The International Conference on Harmonization E14 guidance for the clinical evaluation of QT/QTc interval prolongation requires almost all new drugs to undergo a dedicated clinical study, primarily in healthy volunteers, the so-called TQT study. Since 2005, when the E14 guidance was implemented in United States and Europe, close to 400 TQT studies have been conducted. In February 2012, the Cardiac Safety Research Consortium held a think tank meeting at Food and Drug Administration’s White Oak campus to discuss whether “QT assessment” can be performed as part of routine phase 1 studies. Based on these discussions, a group of experts convened to discuss how to improve the confidence in QT data from early clinical studies, for example, the First-Time-in-Human trial, through collection of serial electrocardiograms and pharmacokinetic samples and the use of exposure response analysis. Recommendations are given on how to design such “early electrocardiogram assessment,” and the limitation of not having a pharmacologic-positive control in these studies is discussed. A research path is identified toward collecting evidence to replace or provide an alternative to the dedicated TQT study.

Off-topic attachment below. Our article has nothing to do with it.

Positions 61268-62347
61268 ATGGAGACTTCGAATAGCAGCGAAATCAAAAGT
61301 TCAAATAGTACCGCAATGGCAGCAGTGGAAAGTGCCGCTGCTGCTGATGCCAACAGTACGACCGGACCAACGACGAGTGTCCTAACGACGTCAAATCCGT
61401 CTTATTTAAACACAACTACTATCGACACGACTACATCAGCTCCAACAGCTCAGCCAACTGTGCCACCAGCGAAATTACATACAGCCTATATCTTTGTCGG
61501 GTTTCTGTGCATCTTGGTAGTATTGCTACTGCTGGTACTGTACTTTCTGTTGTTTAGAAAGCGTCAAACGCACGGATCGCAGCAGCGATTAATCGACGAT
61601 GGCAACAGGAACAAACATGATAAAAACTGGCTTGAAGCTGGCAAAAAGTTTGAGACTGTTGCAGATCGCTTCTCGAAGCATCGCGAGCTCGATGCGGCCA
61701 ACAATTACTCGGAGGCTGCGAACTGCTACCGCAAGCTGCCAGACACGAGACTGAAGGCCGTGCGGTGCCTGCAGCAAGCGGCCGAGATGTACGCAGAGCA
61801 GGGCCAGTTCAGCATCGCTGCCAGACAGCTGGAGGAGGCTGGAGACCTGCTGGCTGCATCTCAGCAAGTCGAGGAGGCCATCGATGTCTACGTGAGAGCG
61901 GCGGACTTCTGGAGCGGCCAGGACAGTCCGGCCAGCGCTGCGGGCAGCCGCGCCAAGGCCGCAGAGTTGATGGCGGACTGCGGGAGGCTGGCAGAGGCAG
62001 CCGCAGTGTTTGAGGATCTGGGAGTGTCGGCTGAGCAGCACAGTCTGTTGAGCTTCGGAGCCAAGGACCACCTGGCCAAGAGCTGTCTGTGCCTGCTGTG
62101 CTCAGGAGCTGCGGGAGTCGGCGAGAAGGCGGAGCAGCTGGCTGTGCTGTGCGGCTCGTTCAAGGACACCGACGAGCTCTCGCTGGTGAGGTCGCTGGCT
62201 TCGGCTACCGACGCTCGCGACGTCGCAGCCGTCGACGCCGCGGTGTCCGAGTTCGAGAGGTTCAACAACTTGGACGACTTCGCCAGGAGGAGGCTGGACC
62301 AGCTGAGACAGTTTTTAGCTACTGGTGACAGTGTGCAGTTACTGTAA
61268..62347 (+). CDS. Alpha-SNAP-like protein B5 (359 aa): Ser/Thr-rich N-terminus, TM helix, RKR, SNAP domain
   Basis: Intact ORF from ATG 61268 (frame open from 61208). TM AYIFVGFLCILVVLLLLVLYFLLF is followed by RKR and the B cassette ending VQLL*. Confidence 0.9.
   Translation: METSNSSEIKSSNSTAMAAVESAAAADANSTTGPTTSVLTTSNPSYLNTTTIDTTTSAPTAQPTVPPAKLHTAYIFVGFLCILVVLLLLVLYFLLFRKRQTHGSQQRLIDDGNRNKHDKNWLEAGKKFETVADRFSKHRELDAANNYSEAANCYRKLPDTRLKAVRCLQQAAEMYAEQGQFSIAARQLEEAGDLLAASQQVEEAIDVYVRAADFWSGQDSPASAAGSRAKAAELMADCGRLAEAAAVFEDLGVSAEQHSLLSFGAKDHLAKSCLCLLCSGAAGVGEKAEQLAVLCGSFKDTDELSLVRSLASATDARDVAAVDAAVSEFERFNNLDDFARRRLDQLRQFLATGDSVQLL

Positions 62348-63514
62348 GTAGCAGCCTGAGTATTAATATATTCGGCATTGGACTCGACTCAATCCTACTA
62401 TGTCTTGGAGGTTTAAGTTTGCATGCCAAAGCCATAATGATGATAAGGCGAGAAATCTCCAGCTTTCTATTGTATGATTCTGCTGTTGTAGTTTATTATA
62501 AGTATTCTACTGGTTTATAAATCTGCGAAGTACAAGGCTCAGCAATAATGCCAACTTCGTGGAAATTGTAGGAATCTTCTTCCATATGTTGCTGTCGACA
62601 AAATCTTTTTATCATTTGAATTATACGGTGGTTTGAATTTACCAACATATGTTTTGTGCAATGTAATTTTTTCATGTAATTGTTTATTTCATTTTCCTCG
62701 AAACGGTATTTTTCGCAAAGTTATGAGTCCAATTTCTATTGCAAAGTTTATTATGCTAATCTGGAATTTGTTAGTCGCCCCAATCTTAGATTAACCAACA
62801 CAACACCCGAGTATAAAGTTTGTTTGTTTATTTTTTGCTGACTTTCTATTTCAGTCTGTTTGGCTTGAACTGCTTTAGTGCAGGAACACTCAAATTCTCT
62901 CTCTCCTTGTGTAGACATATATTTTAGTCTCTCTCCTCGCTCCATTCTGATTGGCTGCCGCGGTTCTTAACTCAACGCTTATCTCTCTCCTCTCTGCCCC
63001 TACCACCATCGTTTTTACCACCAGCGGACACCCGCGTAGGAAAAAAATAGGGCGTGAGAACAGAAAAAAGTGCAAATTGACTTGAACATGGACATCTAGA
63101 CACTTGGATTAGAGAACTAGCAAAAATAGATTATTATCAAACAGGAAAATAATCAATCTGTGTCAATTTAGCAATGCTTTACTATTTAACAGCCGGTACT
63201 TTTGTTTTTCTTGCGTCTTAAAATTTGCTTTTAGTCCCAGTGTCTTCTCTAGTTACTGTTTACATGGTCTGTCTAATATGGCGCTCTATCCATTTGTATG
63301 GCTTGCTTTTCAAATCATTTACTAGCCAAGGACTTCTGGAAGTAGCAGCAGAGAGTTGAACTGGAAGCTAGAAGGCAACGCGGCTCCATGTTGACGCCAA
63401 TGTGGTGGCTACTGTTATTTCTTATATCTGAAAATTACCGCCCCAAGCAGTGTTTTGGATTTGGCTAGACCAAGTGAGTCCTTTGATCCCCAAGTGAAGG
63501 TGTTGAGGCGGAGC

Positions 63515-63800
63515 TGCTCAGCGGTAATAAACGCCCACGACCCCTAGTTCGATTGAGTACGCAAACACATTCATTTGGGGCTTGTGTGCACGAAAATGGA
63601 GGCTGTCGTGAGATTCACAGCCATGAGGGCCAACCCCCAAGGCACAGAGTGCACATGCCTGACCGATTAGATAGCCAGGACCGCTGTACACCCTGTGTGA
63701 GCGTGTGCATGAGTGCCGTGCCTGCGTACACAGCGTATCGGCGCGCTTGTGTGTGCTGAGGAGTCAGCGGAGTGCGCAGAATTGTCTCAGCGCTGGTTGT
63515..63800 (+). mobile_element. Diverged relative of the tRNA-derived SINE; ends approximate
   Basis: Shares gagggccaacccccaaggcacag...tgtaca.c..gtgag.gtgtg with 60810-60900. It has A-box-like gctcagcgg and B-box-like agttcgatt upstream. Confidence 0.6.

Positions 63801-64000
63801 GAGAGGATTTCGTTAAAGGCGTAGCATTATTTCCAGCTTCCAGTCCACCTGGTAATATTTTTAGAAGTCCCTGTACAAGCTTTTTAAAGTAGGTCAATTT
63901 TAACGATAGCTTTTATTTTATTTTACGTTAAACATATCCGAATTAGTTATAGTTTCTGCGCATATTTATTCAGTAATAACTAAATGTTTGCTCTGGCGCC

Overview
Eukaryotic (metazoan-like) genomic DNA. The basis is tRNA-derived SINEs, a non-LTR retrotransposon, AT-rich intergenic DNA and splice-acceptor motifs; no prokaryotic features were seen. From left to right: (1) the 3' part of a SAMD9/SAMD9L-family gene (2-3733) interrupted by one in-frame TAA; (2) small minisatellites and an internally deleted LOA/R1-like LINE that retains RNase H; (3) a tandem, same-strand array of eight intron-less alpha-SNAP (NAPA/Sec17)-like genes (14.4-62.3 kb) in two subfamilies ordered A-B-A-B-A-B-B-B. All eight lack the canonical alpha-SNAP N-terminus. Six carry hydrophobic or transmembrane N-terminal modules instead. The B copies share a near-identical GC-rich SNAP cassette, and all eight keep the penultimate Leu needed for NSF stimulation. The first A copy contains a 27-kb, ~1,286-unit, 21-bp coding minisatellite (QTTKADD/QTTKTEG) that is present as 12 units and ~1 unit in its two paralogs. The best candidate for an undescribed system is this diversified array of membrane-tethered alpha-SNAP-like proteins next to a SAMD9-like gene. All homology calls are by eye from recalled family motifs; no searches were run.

Author(s): Borje Darpo, Christine Garnett, Charles Benson, James Keirns, Derek Leishman, Marek Malik, Nitin Mehrotra, Krishna Prasad, Steve Riley, Ignacio Rodriguez, Philip Sager, Nenad Sarapa, Robert Wallis